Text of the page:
As the COVID-19 pandemic drags on and employee burnout remains high, employers are rightly reaching for new ways to promote well-being. They’re also seeking better ways to understand employee engagement and the collective health of their organizations.

“Zoom fatigue, isolation, work-life tensions, and competing priorities threaten organizations’ cohesion and productivity,” observed Harvard Business School Professor Bill Kerr in a recent episode of his “Managing the Future of Work” podcast with Justin Black, head of People Science at Glint. The conversation centered on the benefits of agile employee engagement—especially in times of uncertainty and rapid change.

While the episode originally aired in October 2020, the themes remain relevant well into 2021 as the pandemic and economic turbulence continue. For the full scoop, listen to the entire podcast. Here are some highlights:

Keep asking employees what they need

Some organizations worry that employees feel inundated—and fatigued—by surveys. But Justin says employees want assurance, more than ever, that employers are listening. In fact, he recommends frequent, shorter surveys, referred to as “pulses.” 

His take on employee attitudes about surveys in the past year? “Thank you for asking,” Justin says. “It means so much that you asked, even though you knew we’d say we’re not doing so hot.” 

Everyone wants to belong

While surveys help organizations uncover new insights, Justin reminds leaders that some issues are universal. “You don’t need a survey to tell you employees want a sense of belonging,” he says. “[Belonging] is a stronger predictor of engagement than how people feel about their career-growth potential.”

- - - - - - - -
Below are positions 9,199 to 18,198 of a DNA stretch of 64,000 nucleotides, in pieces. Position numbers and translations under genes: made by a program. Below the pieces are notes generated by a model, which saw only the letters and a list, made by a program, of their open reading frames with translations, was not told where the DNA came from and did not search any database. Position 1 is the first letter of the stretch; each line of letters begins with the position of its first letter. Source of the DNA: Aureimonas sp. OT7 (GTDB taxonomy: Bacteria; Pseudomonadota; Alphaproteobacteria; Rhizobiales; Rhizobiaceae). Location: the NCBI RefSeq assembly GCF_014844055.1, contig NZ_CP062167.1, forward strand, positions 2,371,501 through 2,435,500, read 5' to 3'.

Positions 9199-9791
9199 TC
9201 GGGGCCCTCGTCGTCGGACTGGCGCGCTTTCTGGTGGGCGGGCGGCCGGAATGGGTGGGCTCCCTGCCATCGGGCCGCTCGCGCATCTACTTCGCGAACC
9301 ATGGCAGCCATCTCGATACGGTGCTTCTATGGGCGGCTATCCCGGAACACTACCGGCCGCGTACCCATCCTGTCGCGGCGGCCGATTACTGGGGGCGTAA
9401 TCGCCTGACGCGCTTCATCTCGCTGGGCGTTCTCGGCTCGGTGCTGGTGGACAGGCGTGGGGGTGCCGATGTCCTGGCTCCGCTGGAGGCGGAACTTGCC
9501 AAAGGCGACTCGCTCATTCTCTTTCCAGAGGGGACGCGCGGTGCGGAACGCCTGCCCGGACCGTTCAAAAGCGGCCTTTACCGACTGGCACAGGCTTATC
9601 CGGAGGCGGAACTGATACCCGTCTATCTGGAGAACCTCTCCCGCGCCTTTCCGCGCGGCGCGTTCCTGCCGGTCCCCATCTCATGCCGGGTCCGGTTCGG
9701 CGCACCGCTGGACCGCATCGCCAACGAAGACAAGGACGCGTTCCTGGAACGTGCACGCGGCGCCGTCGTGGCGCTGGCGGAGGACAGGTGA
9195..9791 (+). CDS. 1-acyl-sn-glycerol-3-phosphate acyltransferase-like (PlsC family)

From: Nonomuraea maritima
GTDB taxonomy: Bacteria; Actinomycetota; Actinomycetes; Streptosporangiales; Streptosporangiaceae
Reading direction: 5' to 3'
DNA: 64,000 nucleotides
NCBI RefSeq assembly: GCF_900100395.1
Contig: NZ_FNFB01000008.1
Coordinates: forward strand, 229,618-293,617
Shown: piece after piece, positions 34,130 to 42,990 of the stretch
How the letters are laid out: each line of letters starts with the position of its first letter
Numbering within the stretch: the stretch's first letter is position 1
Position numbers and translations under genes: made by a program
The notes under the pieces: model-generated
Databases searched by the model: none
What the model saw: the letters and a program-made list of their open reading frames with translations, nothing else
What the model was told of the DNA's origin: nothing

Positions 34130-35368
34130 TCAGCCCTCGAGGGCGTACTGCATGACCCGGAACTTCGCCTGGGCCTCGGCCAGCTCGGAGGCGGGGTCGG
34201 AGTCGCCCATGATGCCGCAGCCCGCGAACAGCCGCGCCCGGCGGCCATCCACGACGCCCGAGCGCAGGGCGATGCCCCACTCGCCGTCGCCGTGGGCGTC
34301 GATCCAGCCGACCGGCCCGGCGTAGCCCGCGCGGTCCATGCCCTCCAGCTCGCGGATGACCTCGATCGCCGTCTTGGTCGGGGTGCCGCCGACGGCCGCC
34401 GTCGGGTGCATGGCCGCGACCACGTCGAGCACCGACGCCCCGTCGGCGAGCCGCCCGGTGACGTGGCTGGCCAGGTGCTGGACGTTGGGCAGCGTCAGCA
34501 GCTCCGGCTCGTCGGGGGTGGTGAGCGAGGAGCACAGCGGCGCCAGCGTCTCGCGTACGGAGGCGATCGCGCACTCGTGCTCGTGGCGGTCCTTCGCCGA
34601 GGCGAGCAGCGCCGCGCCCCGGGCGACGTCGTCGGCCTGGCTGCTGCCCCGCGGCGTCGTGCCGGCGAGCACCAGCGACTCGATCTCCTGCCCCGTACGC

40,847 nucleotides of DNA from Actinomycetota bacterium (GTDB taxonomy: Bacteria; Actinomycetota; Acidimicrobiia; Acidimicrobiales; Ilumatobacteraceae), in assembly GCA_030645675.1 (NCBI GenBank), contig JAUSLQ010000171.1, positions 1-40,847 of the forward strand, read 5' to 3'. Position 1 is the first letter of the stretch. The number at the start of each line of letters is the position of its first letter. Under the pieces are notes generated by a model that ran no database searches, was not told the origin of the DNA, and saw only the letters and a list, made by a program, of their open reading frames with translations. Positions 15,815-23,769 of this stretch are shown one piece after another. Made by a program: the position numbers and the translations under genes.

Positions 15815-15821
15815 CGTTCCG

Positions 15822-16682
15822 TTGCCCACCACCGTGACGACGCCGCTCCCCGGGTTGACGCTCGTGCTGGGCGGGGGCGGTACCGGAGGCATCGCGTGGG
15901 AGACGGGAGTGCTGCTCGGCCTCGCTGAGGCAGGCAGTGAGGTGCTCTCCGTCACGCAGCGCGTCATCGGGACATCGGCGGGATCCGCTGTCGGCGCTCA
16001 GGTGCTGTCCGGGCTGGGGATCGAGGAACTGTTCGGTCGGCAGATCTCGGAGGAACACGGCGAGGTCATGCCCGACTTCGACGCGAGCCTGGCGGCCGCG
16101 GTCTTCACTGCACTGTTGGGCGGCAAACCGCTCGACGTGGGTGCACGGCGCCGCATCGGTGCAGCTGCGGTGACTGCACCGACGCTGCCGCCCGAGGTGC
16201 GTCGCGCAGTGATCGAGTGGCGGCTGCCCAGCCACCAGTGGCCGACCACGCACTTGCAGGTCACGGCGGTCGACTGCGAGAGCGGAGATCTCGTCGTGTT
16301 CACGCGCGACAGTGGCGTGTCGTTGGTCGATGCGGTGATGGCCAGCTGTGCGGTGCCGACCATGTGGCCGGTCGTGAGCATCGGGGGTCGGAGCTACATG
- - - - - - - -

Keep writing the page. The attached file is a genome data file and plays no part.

But surveys can be helpful in identifying opportunities to strengthen belonging, and Glint data shows that certain populations are particularly hurting. “These hotspots in organizations need to be surfaced and addressed in an authentic way,” Justin says. “Many companies are on this journey right now, and it starts with knowing where they are.” 

Act in the moment

Prior to the pandemic, Glint’s forward-leaning customers would typically run three employee engagement surveys per year, Justin says. That jumped to as many as seven pulses in 2020 as organizations sought insights on well-being, resources, and home situations to understand how to respond to employee needs in the moment. 

Once feedback is collected, it’s important to respond with action. Organizations have taken steps in the past year such as adjusting flex-work policies or giving the whole company a day off to rest and recover when burnout signals are high. 

In fact, taking swift action is the best way for organizations to prevent survey fatigue since employees will see the value in sharing their thoughts and opinions. As Justin points out, any useful feedback program depends on people’s good faith—their trust and belief that their input will ultimately help them “be happier and more successful at work.”  

To hear the full conversation and more of Justin’s insights, listen to the 30-minute podcast.